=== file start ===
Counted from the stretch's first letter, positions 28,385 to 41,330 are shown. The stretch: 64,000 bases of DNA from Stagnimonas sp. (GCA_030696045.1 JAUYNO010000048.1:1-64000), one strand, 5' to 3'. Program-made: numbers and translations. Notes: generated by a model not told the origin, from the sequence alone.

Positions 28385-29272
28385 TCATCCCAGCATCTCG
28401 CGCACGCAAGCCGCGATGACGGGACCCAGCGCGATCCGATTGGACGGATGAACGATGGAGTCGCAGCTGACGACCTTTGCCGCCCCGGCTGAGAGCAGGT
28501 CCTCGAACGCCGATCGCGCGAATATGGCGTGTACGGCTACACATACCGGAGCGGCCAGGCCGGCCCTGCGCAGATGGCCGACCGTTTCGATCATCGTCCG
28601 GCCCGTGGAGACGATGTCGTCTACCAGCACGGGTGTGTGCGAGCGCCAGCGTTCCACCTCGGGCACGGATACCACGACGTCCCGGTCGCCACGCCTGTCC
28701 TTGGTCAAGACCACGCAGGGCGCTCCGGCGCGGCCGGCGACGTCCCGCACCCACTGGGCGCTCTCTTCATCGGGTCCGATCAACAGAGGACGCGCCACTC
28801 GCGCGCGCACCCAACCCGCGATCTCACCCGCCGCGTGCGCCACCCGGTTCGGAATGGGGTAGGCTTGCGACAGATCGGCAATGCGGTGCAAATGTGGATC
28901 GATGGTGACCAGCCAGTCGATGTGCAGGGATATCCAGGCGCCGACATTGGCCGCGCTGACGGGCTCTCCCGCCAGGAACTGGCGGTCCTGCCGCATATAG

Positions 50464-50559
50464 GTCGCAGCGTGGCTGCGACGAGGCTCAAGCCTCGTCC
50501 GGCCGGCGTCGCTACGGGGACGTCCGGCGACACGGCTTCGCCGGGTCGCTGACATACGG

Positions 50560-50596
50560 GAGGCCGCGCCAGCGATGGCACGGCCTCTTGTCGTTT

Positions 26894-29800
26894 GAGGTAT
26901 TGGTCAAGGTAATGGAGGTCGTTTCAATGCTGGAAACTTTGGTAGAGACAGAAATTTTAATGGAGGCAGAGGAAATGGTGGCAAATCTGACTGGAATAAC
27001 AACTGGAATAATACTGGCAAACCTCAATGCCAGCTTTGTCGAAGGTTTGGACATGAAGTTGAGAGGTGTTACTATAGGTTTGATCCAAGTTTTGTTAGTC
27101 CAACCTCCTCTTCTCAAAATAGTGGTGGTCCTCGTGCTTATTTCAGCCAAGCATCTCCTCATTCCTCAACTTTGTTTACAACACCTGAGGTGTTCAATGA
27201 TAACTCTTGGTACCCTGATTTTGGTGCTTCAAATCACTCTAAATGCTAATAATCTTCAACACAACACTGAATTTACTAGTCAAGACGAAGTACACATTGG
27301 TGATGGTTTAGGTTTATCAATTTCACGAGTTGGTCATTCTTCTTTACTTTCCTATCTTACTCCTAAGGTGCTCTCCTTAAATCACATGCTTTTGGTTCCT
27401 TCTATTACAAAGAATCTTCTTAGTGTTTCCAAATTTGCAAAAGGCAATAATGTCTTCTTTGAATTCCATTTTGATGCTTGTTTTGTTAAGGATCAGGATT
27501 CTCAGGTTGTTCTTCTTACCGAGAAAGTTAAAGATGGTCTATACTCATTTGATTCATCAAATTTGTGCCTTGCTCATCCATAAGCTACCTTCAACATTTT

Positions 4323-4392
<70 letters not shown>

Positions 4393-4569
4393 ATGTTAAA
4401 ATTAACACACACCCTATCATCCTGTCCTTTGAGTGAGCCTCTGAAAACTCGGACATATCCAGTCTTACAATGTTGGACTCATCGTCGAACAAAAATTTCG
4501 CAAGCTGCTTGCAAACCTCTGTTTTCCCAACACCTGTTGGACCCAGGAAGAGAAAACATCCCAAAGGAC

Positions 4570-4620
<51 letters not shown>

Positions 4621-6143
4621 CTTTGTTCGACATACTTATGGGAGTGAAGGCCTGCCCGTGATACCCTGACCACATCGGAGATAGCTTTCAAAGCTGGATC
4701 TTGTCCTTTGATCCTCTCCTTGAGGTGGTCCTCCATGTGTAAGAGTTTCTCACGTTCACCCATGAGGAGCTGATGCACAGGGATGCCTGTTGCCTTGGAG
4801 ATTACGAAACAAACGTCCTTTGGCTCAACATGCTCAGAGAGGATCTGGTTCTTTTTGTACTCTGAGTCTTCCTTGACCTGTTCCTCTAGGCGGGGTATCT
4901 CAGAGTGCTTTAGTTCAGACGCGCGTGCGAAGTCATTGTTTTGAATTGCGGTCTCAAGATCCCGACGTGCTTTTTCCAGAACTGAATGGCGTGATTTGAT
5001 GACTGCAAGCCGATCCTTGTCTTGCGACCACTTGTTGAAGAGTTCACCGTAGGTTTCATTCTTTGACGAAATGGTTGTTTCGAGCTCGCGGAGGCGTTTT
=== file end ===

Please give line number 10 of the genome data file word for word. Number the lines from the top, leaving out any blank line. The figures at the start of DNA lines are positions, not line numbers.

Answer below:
Positions 50464-50559